CD has been shown to be associated with the generation of a variety of autoantibodies. In 90 children with CD, a high prevalence of autoantibodies (islet cell or anti-insulin 11.1%; antithyreoperoxydase 14.4%) was evident at time of diagnosis.32 In the majority, after a period of gluten exclusion these antibodies became undetectable. No child had abnormal glucose tolerance or thyroid function.

The role of gluten exposure in relation to manifest autoimmune disease has also been investigated.30 Prevalence of IDDM and autoimmune thyroiditis in patients with CD was related to duration of gluten exposure, and in 77.5% of children with both an autoimmune disease and CD, the autoimmune disorder appeared first—that is, during gluten exposure. Furthermore, patients with CD subsequently exposed to gluten during a gluten challenge were more likely to develop autoimmune disease than those without further exposure.

Mucosal inflammation in CD leads to exposure of the tissue transglutaminase enzyme (tTg) in the endomysium that is the autoantigen recognised by endomysial IgA antibody.33 Anti-tTG IgA antibodies are being explored as having a pathogenic role in CD and as a risk factor for other autoimmune diseases.34

These studies suggest that introduction of GFD may prevent autoimmune disease becoming manifest, and that duration of gluten exposure may be a risk factor for autoimmune disease. In patients with CD and AILD, both immunosuppression and GFD are usually implemented. The potential for AILD to respond to gluten exclusion has not been widely explored, however histological response to GFD alone has been reported in one patient with PSC.26

Common predisposition/trigger

A shared inherited predisposition for AILD and CD occurs in patients who possess certain HLA class II molecules and haplotypes. HLA molecules DR3 and DQ2 both confer susceptibility to CD, with the haplotype DR3/DQ2 having the strongest association.35 The major HLA risk factors for AIH are specific loci in the HLA DR region, including B8DR336 which is in close linkage dysequilibrium with HLA DQ. Furthermore, in patients with PSC and IBD, the haplotype HLA-B8/DR3 is found with increased frequency. In PBC however no close association with HLA phenotype has been established.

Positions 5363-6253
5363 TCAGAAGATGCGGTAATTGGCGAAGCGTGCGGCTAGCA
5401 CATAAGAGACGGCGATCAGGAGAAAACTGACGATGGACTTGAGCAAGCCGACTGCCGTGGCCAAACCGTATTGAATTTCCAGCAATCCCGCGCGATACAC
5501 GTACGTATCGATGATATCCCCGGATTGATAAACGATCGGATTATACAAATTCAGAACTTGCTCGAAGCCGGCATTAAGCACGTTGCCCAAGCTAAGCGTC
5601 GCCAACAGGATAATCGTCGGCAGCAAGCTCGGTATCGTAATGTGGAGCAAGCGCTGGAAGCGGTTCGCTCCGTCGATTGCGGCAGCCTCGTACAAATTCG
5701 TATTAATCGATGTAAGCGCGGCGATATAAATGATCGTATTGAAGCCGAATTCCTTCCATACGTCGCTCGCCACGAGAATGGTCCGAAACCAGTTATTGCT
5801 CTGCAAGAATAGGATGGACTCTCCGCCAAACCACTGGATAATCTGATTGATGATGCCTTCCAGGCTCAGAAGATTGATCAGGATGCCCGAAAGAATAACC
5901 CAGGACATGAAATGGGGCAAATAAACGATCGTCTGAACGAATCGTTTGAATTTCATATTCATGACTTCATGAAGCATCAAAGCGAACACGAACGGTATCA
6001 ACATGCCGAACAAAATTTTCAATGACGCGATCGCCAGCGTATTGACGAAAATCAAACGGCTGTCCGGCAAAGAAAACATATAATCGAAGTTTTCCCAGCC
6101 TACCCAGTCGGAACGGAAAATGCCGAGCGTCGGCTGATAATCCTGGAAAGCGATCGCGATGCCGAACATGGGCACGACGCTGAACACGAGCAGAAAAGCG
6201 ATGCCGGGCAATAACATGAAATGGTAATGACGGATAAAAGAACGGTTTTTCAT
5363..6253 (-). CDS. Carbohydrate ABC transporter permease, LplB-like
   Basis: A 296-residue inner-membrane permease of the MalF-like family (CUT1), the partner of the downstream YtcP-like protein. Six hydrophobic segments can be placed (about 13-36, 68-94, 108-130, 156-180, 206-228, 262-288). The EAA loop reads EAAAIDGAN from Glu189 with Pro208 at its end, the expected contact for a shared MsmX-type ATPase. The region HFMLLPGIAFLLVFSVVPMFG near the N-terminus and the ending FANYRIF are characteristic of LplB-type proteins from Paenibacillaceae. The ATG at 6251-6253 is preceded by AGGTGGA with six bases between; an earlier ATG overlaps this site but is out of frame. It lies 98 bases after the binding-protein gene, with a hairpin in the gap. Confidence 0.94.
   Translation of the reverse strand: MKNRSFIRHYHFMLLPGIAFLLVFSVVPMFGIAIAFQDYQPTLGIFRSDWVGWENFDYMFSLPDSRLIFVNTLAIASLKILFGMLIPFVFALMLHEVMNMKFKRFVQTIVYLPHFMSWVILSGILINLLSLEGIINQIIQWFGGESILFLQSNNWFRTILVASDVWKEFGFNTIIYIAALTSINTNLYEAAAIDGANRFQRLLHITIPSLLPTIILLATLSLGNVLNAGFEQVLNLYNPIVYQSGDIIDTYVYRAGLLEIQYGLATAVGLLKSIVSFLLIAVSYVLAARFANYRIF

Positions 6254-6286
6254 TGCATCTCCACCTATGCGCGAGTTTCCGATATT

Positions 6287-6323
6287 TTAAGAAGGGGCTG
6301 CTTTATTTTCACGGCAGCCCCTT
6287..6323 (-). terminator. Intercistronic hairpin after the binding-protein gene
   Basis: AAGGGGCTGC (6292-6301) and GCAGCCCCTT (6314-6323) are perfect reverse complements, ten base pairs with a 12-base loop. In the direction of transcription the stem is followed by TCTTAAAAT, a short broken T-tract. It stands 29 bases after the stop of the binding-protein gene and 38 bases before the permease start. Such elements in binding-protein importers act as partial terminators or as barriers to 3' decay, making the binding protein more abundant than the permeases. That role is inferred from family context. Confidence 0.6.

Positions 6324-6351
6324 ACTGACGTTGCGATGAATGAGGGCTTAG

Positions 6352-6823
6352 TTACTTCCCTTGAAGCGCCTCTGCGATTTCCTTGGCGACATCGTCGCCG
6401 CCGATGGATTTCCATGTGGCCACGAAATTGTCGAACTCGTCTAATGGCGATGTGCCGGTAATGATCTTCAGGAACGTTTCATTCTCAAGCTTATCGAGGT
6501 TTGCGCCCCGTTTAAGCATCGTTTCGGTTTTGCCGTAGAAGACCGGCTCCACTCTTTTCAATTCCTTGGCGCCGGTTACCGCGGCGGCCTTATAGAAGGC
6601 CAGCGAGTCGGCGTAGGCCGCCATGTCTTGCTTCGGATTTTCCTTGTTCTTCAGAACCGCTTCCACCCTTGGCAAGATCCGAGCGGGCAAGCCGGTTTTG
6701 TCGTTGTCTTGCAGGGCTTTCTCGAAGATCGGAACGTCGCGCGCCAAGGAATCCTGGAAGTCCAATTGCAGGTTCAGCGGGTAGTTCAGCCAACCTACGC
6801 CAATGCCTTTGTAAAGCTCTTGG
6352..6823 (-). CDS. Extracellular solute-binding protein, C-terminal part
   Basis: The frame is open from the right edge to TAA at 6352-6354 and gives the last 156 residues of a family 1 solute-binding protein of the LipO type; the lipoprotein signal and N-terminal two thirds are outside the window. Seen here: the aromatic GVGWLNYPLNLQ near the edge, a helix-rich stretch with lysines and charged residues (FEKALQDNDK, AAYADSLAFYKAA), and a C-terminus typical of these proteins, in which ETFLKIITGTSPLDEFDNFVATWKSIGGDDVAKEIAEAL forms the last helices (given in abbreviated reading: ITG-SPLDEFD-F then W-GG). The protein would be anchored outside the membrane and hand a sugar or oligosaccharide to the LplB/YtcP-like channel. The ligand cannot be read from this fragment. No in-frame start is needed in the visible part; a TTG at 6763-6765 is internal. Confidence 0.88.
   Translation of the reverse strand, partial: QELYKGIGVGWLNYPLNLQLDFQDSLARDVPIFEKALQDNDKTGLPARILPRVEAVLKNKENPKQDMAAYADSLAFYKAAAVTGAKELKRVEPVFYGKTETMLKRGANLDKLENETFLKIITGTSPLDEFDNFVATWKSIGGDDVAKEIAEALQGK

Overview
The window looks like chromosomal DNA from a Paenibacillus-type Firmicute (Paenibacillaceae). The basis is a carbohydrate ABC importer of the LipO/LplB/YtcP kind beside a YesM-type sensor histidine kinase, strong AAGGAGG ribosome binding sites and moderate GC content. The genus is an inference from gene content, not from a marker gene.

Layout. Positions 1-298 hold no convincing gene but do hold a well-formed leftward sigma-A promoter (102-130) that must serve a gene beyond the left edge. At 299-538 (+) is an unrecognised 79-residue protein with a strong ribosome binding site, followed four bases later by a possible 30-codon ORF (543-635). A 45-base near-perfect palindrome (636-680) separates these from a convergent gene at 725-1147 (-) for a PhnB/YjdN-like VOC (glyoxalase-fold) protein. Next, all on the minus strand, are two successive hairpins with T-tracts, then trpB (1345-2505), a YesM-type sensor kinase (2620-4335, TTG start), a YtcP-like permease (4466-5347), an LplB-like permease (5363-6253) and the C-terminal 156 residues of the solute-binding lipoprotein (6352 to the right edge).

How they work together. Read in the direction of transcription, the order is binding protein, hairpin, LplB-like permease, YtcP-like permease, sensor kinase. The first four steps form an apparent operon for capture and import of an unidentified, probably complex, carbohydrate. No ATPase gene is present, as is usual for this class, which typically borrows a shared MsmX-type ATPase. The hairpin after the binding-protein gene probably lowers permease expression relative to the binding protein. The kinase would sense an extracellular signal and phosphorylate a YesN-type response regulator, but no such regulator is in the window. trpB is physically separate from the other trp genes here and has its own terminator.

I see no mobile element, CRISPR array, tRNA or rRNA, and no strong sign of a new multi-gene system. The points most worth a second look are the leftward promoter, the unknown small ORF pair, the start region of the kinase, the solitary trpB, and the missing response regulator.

The trigger for the inflammatory process in CD is the dietary peptide gliadin. However, what initiates the abnormal mucosal response to gliadin is not known. Postulated triggers include viruses, which may have aminoacid sequences homologous to the toxic epitopes in gliadin. Similarly, the trigger which activates an autoimmune response in the liver is not known. Again, numerous reports of possible viral triggers exist, including measles, Epstein-Barr virus, herpes simplex virus type 1 (HSV-1), and HCV. Both HCV and HSV-1 share homologous aminoacid sequences with the target of anti LKM-1 antibodies. In adults, there is an established relation between HCV infection and AIH, with antiviral treatment rather than immunosuppression being primary therapy. The potential role of HCV in predisposing to CD by triggering an autoimmune reaction was considered by Fine and colleagues.19 Adults with HCV or AILD were more likely to have CD (prevalence being 1.2% and 3.4% respectively) than those with other gastrointestinal disease, other liver disease, or the healthy population.